UK General Election 2019: Voters confused, results uncertain
Richard Fairchild
A Union flag flies in front of the Houses of Parliament. /AP Photo

A Union flag flies in front of the Houses of Parliament. /AP Photo

Editor's note: Richard Fairchild is an associate professor at the Finance of School of Management at the University of Bath. The article reflects the author's views, and not necessarily those of CGTN.

With the UK General Election one day away, the opinion polls are showing that the gap between the Conservatives and Labour is closing, and the possibility of a hung parliament (as we currently have) is increasing. The chart below, originally produced by Britain Elects poll tracker, demonstrates changes in opinion polls since March 2019. This shows the average "poll of polls."

The chart shows that Labour was ahead of the Tories between March and July 2019. In July, the poll showed the two main parties neck and neck on 25 percent of the vote each. However, since then, the Conservatives have taken off in the poll, consistently increasing and soaring from 25 percent to the current position of 43 percent.

In the same period, Labour have increased by only 8 points, from 25 percent to 33 percent. However, it is interesting to note that Labour's opinion rating has remained flat until November 2019, but is now beginning to take off with the General Election looming.

How is it that the Conservatives and Labour have both been climbing in the polls recently? The chart is very revealing. The Conservatives' graph in the period May-December 2019 is exactly a vertical mirror image of the Brexit Party graph.

Prime Minister Boris Johnson has been complaining to Brexit Party leader Nigel Farage that the Brexit Party could potentially split the Brexit vote between Johnson's Conservative Party ("Let's Get Brexit done") and Farage's Brexit Party (who vow to leave Europe, with or without a deal).

Indeed, from March to July 2019 (chaotic months for the Conservatives regarding Brexit), the chart shows that frustrated Brexit supporters switched from the ineffective Tories (who then dipped below Labour) towards the Brexit Party: Tory support plummeted in those months, while Brexit Party support soared. In March 2019, the Conservatives had 35 percent support, while the Brexit Party had 10 percent. In July 2019, the Conservatives and Brexit almost had identical support, at around 20-22 percent each.

Farage had planned to take advantage of this by putting up 600 Brexit candidates at the General Election. However, following pleas from Johnson that this would split the Brexit vote, and allow Labour to walk into office, Farage has pulled back on this, and the Brexit Party appeal has plummeted from 20 percent in July to just 3 percent now, with Brexit voters switching back to the Conservatives.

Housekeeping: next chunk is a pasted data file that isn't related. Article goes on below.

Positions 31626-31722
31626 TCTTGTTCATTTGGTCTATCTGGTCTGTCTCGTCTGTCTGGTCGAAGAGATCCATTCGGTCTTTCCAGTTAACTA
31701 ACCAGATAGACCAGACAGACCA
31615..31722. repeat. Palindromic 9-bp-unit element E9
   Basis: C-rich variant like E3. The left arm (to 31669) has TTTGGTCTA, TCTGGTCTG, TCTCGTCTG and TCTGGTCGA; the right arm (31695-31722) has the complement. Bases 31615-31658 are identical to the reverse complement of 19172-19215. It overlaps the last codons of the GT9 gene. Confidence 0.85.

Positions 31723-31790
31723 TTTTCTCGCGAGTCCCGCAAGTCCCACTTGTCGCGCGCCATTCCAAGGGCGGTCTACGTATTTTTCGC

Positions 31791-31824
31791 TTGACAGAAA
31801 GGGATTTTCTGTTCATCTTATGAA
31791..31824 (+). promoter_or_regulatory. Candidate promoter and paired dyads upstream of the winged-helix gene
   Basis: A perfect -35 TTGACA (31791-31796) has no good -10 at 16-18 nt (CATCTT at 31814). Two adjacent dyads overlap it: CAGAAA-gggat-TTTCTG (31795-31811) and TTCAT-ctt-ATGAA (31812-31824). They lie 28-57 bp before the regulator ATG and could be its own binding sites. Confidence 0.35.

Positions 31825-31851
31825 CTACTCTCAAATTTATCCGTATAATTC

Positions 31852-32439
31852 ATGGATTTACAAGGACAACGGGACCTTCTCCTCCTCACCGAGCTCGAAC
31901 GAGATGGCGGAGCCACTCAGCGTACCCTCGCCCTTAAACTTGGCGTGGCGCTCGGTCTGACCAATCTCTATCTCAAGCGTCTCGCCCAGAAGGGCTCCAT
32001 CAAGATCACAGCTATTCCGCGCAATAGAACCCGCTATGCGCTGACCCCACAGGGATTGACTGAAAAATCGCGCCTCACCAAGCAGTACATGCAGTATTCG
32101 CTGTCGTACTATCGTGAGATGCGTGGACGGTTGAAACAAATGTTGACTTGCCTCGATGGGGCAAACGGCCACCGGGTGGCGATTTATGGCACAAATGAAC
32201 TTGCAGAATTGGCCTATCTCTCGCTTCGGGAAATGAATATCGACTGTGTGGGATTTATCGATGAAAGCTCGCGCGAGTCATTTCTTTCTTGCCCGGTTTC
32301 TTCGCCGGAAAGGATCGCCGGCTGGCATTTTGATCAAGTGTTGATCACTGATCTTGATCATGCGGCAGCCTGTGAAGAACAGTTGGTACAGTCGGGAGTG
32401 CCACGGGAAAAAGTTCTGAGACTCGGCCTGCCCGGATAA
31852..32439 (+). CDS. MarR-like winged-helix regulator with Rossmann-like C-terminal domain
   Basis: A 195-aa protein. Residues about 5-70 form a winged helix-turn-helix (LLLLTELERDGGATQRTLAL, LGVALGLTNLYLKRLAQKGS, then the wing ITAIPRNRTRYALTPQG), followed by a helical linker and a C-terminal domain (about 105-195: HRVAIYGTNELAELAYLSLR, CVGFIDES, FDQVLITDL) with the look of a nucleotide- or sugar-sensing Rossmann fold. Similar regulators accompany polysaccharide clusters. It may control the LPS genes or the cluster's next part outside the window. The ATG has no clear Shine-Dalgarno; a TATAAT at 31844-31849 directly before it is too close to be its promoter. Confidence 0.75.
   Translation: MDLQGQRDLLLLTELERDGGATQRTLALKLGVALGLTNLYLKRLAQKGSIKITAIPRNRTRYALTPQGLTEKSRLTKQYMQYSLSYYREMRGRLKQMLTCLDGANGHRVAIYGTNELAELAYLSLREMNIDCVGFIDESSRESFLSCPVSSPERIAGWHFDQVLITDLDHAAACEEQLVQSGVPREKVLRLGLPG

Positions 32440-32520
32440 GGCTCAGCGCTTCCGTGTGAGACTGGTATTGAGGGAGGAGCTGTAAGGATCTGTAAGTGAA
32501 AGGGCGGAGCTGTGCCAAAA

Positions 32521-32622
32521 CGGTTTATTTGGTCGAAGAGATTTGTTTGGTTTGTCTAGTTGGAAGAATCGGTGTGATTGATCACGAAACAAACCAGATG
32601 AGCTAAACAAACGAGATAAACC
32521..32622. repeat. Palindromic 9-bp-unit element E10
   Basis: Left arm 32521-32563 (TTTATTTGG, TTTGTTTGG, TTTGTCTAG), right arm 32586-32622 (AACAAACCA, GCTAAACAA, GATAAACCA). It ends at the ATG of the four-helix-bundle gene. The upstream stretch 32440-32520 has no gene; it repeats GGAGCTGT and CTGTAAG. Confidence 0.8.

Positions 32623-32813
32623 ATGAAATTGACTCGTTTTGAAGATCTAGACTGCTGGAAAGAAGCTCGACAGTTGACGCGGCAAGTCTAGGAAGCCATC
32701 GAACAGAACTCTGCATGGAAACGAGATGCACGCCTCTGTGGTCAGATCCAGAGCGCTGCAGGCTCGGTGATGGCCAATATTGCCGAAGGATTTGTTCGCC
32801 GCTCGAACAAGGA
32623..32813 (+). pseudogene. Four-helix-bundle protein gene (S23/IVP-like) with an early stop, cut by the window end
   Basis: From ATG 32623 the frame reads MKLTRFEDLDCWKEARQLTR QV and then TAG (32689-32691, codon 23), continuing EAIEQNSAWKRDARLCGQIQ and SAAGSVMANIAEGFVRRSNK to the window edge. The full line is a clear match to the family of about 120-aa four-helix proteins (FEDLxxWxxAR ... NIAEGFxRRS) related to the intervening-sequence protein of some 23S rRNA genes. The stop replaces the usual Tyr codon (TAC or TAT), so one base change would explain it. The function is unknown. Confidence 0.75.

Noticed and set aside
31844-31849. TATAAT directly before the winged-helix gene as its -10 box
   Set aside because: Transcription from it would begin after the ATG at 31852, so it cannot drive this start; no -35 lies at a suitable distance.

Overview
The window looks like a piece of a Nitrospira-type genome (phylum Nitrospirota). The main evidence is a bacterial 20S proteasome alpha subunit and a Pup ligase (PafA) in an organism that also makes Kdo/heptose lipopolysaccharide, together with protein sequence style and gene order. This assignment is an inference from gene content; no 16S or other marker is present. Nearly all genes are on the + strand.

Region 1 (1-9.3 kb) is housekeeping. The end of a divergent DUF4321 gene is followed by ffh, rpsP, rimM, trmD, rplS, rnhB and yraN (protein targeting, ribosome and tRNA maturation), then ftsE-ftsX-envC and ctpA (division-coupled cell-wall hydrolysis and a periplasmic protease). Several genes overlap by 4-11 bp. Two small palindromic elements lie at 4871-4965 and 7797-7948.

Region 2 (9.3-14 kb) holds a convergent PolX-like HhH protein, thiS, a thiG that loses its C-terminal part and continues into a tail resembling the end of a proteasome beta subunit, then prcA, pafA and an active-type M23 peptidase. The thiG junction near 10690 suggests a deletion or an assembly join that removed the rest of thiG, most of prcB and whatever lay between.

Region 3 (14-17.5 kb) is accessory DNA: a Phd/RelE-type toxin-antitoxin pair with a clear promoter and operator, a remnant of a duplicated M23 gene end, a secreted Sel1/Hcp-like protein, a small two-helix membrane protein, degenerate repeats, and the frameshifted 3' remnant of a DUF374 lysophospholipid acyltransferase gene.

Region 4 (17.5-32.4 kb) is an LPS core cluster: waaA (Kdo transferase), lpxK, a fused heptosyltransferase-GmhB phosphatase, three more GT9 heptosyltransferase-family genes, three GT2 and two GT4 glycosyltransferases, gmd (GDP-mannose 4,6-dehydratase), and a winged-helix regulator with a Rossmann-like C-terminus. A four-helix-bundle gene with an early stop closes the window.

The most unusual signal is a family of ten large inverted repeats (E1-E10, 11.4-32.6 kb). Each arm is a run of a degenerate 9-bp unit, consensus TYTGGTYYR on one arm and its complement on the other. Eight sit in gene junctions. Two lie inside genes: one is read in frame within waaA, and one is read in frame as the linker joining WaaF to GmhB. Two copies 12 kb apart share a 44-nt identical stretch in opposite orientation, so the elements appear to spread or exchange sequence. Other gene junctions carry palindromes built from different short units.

It is fascinating to note that, just as the Conservative and Brexit Party graphs are the mirror image of each other, so are the Labour Party and Lib-Dems. Between May and September, the Lib Dems (committed to revoking Article 50, and reversing Brexit, so that Britain remains in Europe) saw their support double from 10 percent to 20 percent. In the same period, Labour's support dropped from 35 to 25 percent. This was most likely due to remain-supporting voters switching from wishy-washy Labour (who had no clear Brexit policy: would they support Brexit or remain?) to the Lib-Dems, who are crystal-clear on their remain policy.

What is obvious from the chart is that Brexit has created much confusion in voters' minds. The traditional clear-cut image of solid "dyed-in-the-wool" voters who Labour and the Conservatives could rely upon for their support has long gone.

At every election, there have always been an element of vote-switching, but not to the confused and messy extent that we see now. According to a Tory Party memo, the Conservatives are getting worried that a Labour victory could be a real possibility, due to tactical voting. Prime Minister Johnson "will tell Brits a vote for any party other than the Conservatives will see the country stuck in limbo."

The betting company William Hill emphasized this confusion this week. They report that Boris Johnson has had "a bad day in the office," seeing last week's momentum slipping away. A spokesman for the betting company said, "Boris Johnson has clearly had a miserable Monday, and the vast majority of bets today have been for either 'no overall majority' or 'a Labour majority'... That said, a Conservative majority remains the overwhelming favorite."

Opinion polls and betting companies aside, this is probably the most open and unpredictable election for a long time, with the situation confused by voters' Brexit preferences. I predict a parliament that will continue to be hung, with Brexit and the country remaining in limbo for months to come!

(If you want to contribute and have specific expertise, please contact us at